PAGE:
(3-Alkoxymethyl-4-hydroxyphenyl)alkanone (0.15 mol) with 3 mol of chloromethyloxirane and 0.17 mol of 85% KOH were heated at 50–55 °C for 4 h. The unreacted chloromethyloxirane was removed in vacuum and [4-(oxiran-2-ylmethoxy)phenyl]ethanone or 1-[3-(alkoxymethyl)-4-(oxirane-2-ylmethoxy)phenyl]alkanones were extracted into diethylether and isolated as oils.

General procedures for final products

In the last step, 0.08 mol of the oxirane intermediate and 0.16 mol pyrrolidine or N-methylpiperazine in 150 cm3 ethanol were heated for 4 h under reflux. The solvent and the unreacted amine were distilled off, the residue was diluted with 50 cm3 water and the basic product was then taken into diethyl ether. The final products as salts were prepared by adding fumaric acid into an ether solution of the base.

(2RS)-Bis[1-[3-[4-acetyl-2-(ethoxymethyl)phenoxy]-2-hydroxypropyl]pyrrolidinium] fumarate (1, C40H58O12N2)

Yield: 43%; m.p.: 128–131 °C (ethyl acetate); Rf = 0.83; IR (solid): \(\bar{\nu }\) = 3426 (OH), 1675 (C=O), 1601 (C=C), 1268 (ArOalk) cm−1; UV–Vis (methanol): λmax (log ε) = 218 (3.28), 270 (3.18) nm; 1H NMR (300 MHz, DMSO-d6): δ = 1.22–1.27 (t, J = 7.5 Hz, 3H, OCH2CH3), 2.05–2.10 (m, 4H, CH 2 pyr3,4 ), 2.54 (s, 3H, COCH3), 3.29–3.41 (m, 6H, NCH2, CH 2 pyr2,5 ), 3.57–3.64 (q, J = 7 Hz, 2H, OCH2CH3), 4.12–4.14 (d, 2H, OCH2CH), 4.35–4.37 (m, 1H, OCH2CH), 4.59 (s, 2H, ArCH2), 6.66 (s, 2H, CHfum), 7.05–7.07 (d, J = 9 Hz, 1H, CHAr6), 7.94–8.00 (m, 2H, CHAr3,5) ppm; 13C NMR (75 MHz, DMSO-d6): δ = 15.7 (OCH2CH3), 24.1 (Cpyr3,4), 26.6 (COCH3), 55.8 (CHCH2N), 58.9 (Cpyr2,5), 67.0 (OCH2CH3), 67.3 (CHCH2N), 68.4 (ArCH2), 71.8 (ArOCH2), 112.3 (CAr6), 128.6 (CAr5), 130.6 (CAr3), 131.5 (CAr2), 131.7 (CAr4), 137.3 (CHfum), 161.7 (CAr1), 174.6 (COO), 199.5 (CO) ppm.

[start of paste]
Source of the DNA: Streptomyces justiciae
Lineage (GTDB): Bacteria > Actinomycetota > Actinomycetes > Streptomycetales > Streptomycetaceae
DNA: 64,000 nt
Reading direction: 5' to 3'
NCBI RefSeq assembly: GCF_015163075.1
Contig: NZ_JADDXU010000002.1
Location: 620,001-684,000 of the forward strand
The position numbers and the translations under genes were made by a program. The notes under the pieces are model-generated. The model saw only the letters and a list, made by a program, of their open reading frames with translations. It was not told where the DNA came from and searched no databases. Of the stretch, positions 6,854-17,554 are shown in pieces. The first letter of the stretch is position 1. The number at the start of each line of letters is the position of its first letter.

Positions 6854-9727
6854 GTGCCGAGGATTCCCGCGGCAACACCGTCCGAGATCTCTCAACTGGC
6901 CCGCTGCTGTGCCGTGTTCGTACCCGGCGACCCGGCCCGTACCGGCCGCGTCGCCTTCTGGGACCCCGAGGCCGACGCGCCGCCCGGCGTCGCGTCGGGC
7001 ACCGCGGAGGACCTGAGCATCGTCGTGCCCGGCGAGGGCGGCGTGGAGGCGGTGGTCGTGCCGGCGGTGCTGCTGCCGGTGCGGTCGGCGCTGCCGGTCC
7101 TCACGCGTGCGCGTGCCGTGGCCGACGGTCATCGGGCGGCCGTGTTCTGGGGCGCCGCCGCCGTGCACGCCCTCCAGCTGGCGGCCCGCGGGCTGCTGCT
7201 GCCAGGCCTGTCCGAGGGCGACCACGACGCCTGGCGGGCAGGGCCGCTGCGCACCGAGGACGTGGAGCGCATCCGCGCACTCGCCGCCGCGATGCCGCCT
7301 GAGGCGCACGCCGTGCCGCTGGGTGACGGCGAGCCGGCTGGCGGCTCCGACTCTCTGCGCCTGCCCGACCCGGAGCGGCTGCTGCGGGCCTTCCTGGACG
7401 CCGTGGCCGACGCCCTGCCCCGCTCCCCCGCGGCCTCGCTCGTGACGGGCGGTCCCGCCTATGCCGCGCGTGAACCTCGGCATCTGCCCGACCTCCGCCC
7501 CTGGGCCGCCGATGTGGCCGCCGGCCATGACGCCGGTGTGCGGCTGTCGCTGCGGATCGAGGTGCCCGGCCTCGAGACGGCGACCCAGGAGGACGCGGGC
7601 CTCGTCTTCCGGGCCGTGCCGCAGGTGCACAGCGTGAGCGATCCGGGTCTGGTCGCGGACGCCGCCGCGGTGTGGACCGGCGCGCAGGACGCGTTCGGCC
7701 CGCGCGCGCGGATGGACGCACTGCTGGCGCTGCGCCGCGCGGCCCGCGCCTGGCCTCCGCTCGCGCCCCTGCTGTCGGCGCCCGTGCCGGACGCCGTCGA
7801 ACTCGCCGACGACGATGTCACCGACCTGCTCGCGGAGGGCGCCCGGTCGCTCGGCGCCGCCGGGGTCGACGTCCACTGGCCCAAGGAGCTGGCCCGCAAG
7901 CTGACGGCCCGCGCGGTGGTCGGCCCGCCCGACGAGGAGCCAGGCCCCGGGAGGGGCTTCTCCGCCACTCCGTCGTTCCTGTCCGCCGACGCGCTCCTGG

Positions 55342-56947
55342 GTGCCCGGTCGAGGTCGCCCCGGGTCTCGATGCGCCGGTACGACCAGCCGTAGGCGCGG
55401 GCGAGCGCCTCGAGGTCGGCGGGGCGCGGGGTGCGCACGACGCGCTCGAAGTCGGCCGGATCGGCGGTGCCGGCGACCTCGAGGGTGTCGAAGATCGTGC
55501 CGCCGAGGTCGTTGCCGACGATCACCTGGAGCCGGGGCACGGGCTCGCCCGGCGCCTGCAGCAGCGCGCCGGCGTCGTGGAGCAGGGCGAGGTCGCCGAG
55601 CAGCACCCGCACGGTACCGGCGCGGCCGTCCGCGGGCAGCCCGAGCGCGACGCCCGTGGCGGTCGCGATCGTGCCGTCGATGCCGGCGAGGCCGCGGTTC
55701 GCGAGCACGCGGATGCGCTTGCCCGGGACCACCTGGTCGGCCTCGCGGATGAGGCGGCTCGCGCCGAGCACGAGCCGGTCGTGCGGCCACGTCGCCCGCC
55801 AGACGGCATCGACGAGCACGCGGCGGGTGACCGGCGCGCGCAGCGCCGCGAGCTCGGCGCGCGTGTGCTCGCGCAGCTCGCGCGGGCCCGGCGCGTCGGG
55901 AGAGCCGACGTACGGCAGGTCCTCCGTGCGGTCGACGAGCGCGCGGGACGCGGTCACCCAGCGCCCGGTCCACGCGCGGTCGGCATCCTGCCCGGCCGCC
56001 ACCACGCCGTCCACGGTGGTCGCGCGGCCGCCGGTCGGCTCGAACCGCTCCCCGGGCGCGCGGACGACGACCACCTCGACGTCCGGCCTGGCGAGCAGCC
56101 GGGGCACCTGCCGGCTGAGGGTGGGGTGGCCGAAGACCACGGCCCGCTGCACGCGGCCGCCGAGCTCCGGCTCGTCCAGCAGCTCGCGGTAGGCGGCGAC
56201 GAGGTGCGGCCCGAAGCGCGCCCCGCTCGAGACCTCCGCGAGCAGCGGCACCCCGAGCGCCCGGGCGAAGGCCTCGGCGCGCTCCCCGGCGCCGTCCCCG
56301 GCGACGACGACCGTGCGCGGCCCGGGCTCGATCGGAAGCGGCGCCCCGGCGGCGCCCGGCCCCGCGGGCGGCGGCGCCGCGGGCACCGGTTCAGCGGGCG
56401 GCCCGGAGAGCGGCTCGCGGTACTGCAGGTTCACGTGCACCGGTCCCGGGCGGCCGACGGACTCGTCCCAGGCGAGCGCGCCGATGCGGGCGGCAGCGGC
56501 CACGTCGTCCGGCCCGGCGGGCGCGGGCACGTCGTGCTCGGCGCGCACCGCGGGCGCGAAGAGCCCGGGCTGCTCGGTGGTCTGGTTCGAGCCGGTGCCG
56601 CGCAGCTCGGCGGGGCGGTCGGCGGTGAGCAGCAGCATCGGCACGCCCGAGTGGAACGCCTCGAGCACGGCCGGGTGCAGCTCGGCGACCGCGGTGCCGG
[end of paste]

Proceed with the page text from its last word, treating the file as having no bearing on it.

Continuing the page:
(2RS)-Bis[1-[3-[4-acetyl-2-(ethoxymethyl)phenoxy]-2-hydroxypropyl]-4-methylpiperazinium] fumarate (2, C42H64O12N4)

Yield: 53%; m.p.: 145–148 °C (ethyl acetate); Rf = 0.46; IR (solid): \(\bar{\nu }\) = 3435 (OH), 1670 (C=O), 1602 (C=C), 1259 (ArOalk) cm−1; UV–Vis (methanol): λmax (log ε) = 218 (3.36), 270 (3.02) nm; 1H NMR (300 MHz, DMSO-d6): δ = 1.22–1.27 (m, 3H, OCH2CH3), 2.55 (s, 3H, COCH3), 2.68–2.72 (m, 9H, CH 2 pip2,6 , CHCH2N, NCH3), 3.03–3.07 (m, 4H, CH 2 pip3,5 ), 3.57–3.64 (q, J = 7 Hz, 2H, COCH2CH3), 4.07–4.17 (m, 3H, OCH2CH), 4.59 (s, 2H, ArCH2), 6.67 (s, 2H, CHfum), 7.05–7.07 (d, J = 9 Hz, 1H, CHAr6), 7.94–8.00 (m, 2H, CHAr3,5) ppm; 13C NMR (75 MHz, DMSO-d6): δ = 15.7 (OCH2CH3), 26.6 (COCH3), 44.3 (NCH3), 52.6 (CH 2 pip2,6 ), 54.9 (CH 2 pip3,5 ), 61.1 (CHCH2N), 67.4 (CH), 68.4 (OCH2CH3), 68.4 (ArCH2), 72.3 (ArOCH2), 112.3 (CAr6), 128.6 (CAr5), 130.7 (CAr3), 131.3 (CAr2), 131.6 (CAr4), 136.9 (CHfum), 162.1 (CAr1), 173.4 (COO), 199.5 (CO) ppm.

(2RS)-Bis[1-[3-[2-(ethoxymethyl)-4-propanoylphenoxy]-2-hydroxypropyl]pyrrolidinium] fumarate (3, C42H62O12N2)

Yield: 51%; m.p.: 130–133 °C (ethyl acetate); Rf = 0.70; IR (solid): \(\bar{\nu }\) = 3460 (OH), 1668 (C=O), 1602 (C=C), 1268 (ArOalk) cm−1; UV–Vis (methanol): λmax (log ε) = 218 (3.38), 268 (3.27) nm; 1H NMR (300 MHz, DMSO-d6): δ = 1.14–1.19 (t, J = 7 Hz, 3H, COCH2CH3), 1.22–1.27 (t, J = 7 Hz, 3H, OCH2CH3), 2.05–2.09 (m, 4H, CH 2 pyr3,4 ), 2.97–3.04 (q, J = 7 Hz, 2H, COCH2CH3), 3.29–3.11 (m, 6H, NCH2, CH 2 pyr2,5 ), 3.57–3.64 (q, J = 7 Hz, 2H, OCH2CH3), 4.11–4.13 (d, 2H, OCH2CH), 4.33–4.35 (m, 1H, OCH2CH), 4.60 (s, 2H, ArCH2), 6.66 (s, 2H, CHfum), 7.08–7.05 (d, J = 9 Hz, 1H, CHAr6), 7.95–8.01 (m, 2H, CHAr3,5) ppm; 13C NMR (75 MHz, DMSO-d6): δ = 8.9 (COCH2CH3), 15.7 (OCH2CH3), 24.1 (Cpyr3,4), 32.5 (COCH2CH3), 55.8 (CHCH2N), 58.9 (Cpyr2,5), 67.0 (OCH2CH3), 67.2 (CHCH2N), 68.5 (ArCH2), 71.8 (ArOCH2), 112.4 (CAr6), 128.6 (CAr5), 130.5 (CAr3), 131.2 (CAr4), 131.3 (CAr2), 137.2 (CHfum), 161.6 (CAr1), 174.3 (COO), 202.1 (CO) ppm.

(2RS)-Bis[1-[3-[2-(ethoxymethyl)-4-propanoylphenoxy]-2-hydroxypropyl]-4-methylpiperazinium] fumarate (4, C44H68O12N4)

Yield: 51%; m.p.: 173–175 °C (ethyl acetate); Rf = 0.51; IR (solid): \(\bar{\nu }\) = 3432 (OH), 1670 (C=O), 1602 (C=C), 1259 (ArOalk) cm−1; UV–Vis (methanol): λmax (log ε) = 218 (3.38), 270 (3.20) nm; 1H NMR (300 MHz, DMSO-d6): δ = 1.15–1.19 (t, J = 6 Hz, 3H, COCH2CH3), 1.22–1.27 (t, J = 7.5 Hz, 3H, OCH2CH3), 2.72–2.92 (m, 9H, CH 2 pip2,6 , CHCH2N, NCH3), 2.97–3.02 (q, J = 5 Hz, 2H, COCH2CH3), 3.18–3.22 (m, 4H, CH 2 pip3,5 ), 3.57–3.64 (q, J = 7 Hz, 2H, OCH2CH3), 4.12–4.17 (m, 3H, OCH2CH), 4.59 (s, 2H, ArCH2), 6.71 (s, 2H, CHfum), 7.06–7.08 (d, J = 6 Hz, 1H, CHAr6), 7.96–8.01 (m, 2H, CHAr3,5) ppm; 13C NMR (75 MHz, DMSO-d6): δ = 9.5 (COCH2CH3), 15.6 (OCH2CH3), 32.3 (COCH2CH3), 43.8 (NCH3), 52.1 (CH 2 pip2,6 ), 54.7 (CH 2 pip3,5 ), 60.7 (CHCH2N), 67.2 (CH), 68.2 (OCH2CH3), 68.4 (ArCH2), 72.0 (ArOCH2), 112.2 (CAr6), 128.4 (CAr5), 130.4 (CAr3), 131.0 (CAr4), 131.1 (CAr2), 135.8 (CHfum), 161.9 (CAr1), 170.0 (COO), 202.0 (CO) ppm.

(2RS)-Bis[1-[3-[2-[(2-methoxyethoxy)methyl]-4-propanoylphenoxy]-2-hydroxypropyl]-4-methylpiperazinium] fumarate (5, C44H68O12N4)